Third Sunday after Epiphany (January 24, 2010)
Common Lectionary Readings:
Neh. 8:1-10; Ps. 19; I Cor. 12:12-31a; Lk. 4:14-21
During the past two weeks we traveled to northern Iraq and then to Gaza and the West Bank, along with the directors of MCC’s three advocacy offices.
In northern Iraq, we heard stories from families who have been uprooted by war.
“Before, we were a family; now we are no longer a family,” wept one Iraqi Christian who lost his mother and aunt in violence last year.
“We suffered under Saddam and now the U.S. has added to what we suffer here,” lamented an Iraqi Christian woman.
“We are a tired nation,” said one Muslim man who was kidnapped several years ago and now lives in a different part of Iraq.
And yet in the midst of this suffering, we experienced gracious hospitality. And while Iraq struggles to form a we
Next we traveled to the Gaza Strip — a small rectangle of land along the Mediterranean Sea, some 25 miles long and 5-7 miles wide.
Our trip to Gaza came one year after the war in which 1,300 Palestinians and 13 Israelis were killed. Again, we were welcomed with warm hospitality.
While some of the rubble from the 20,000 buildings that were destroyed or damage in the war has been cleaned up, there has been little rebuilding. Israel will not allow cement and other construction materials into the Strip. In some cases, families have fashioned homes out of bricks made with mud and straw.
Gaza is being squeezed ever more tightly. Israel controls the borders to the north, east and west of Gaza. Egypt controls Gaza’s southern border. Since 2006 when Hamas came to power, Israel has tightly controlled the flow of goods in and out of Gaza.
To survive, Gazans have dug more than 3,000 tunnels on Gaza’s southern border with Egypt. Now, Egypt – with U.S. support – is building a steel wall 30 meters (100 feet) underground to block these tunnels.
“The more the closure is tightened, the more the people suffer and the more the leaders prosper,” claimed one civil society leader. Many worried that those with extremist views are growing in strength due to the ever worsening conditions.
“We have experienced more than 60 years of war and occupation,” reflected a Palestinian man whose home was destroyed by an Israeli missile in early 2009. “We want to have life now.”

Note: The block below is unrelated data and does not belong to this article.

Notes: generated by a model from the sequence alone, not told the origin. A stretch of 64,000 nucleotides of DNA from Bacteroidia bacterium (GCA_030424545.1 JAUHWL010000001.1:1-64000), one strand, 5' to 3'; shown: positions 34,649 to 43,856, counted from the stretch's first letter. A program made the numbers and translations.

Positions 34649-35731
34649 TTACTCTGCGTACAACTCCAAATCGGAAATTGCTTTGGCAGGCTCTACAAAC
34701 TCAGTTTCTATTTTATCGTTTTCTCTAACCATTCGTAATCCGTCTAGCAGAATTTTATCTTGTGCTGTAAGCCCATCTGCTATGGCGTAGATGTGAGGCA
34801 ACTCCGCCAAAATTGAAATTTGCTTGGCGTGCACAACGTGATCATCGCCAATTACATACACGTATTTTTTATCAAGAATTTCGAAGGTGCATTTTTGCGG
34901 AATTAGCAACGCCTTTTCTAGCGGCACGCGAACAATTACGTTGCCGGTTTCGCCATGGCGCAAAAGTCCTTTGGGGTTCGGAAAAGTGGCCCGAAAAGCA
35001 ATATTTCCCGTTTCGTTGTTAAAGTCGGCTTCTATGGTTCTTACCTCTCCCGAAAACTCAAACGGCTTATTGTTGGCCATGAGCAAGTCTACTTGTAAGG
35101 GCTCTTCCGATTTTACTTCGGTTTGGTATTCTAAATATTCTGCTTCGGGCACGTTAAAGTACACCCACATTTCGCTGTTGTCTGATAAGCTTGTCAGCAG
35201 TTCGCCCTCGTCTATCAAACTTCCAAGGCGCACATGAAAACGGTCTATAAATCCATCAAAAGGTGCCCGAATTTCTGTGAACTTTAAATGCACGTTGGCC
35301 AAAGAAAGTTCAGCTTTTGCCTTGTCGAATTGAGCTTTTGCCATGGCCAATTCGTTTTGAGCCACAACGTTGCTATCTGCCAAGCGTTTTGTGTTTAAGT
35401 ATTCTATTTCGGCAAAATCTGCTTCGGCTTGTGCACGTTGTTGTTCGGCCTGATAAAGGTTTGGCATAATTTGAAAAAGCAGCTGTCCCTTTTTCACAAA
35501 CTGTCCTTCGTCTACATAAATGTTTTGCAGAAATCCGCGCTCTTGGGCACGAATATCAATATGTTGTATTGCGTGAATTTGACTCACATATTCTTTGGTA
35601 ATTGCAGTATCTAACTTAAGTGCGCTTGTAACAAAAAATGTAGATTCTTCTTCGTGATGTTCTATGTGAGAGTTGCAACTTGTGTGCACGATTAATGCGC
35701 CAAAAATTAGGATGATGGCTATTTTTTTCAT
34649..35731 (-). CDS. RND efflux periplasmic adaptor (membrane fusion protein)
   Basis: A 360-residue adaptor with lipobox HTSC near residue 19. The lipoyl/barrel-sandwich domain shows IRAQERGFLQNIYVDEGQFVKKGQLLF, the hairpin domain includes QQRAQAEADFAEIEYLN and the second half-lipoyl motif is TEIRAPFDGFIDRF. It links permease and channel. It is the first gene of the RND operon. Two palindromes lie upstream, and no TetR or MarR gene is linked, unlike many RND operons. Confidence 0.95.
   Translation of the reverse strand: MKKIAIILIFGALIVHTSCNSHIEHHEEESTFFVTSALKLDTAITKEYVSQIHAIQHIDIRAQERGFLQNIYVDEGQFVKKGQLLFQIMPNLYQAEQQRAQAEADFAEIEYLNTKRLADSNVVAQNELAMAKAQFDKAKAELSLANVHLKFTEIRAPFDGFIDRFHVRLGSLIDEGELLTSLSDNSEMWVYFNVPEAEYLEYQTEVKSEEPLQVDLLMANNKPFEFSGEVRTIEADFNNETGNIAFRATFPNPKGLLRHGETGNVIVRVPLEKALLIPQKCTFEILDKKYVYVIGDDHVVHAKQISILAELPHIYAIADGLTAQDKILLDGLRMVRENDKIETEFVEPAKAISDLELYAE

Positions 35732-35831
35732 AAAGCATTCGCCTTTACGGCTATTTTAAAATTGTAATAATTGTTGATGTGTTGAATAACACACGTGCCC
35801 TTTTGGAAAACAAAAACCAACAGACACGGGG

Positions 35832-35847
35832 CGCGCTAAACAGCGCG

“What is happening here is against all rules of God and international law,” said one Christian leader. “We are living in a big prison here.” An estimated 2,500 – 3,000 Christians live in Gaza.
Gazans told us that they don’t want the aid from international organizations if it is not coupled with advocacy aimed at ending the economic siege.
“We are all the chosen people of God,” reflected the Palestinian leader of a Christian agency in Gaza City. “We are not animals. We do not have a different God.”
Commenting on the fact that many Western Christians refuse to criticize the Israeli government’s policies due to a theological understanding that God views the modern state of Israel with special favor, one Christian in Gaza stated bluntly, “The theologians should do something about this.”
During our travel, we read again and again the Common Lectionary readings for the week.
In the Epistle reading Paul writes, “For in the one Spirit we were all baptized into one body – Jews or Greeks, slaves or free…” (I Cor. 12:13). Paul continues, “If one member (of the body) suffers, all suffer together with it” (v.26).
In the Gospel reading, Jesus announces the mission that God has sent him to fulfill:
“The Spirit of the Lord is upon me, because he has anointed me to bring good news to the poor. He has sent me to proclaim release to the captives and recovery of sight to the blind, to let the oppressed go free, to proclaim the year of the Lord’s favor” (Lk. 4:18-19).
Never have these words seemed so poignant. Or so necessary.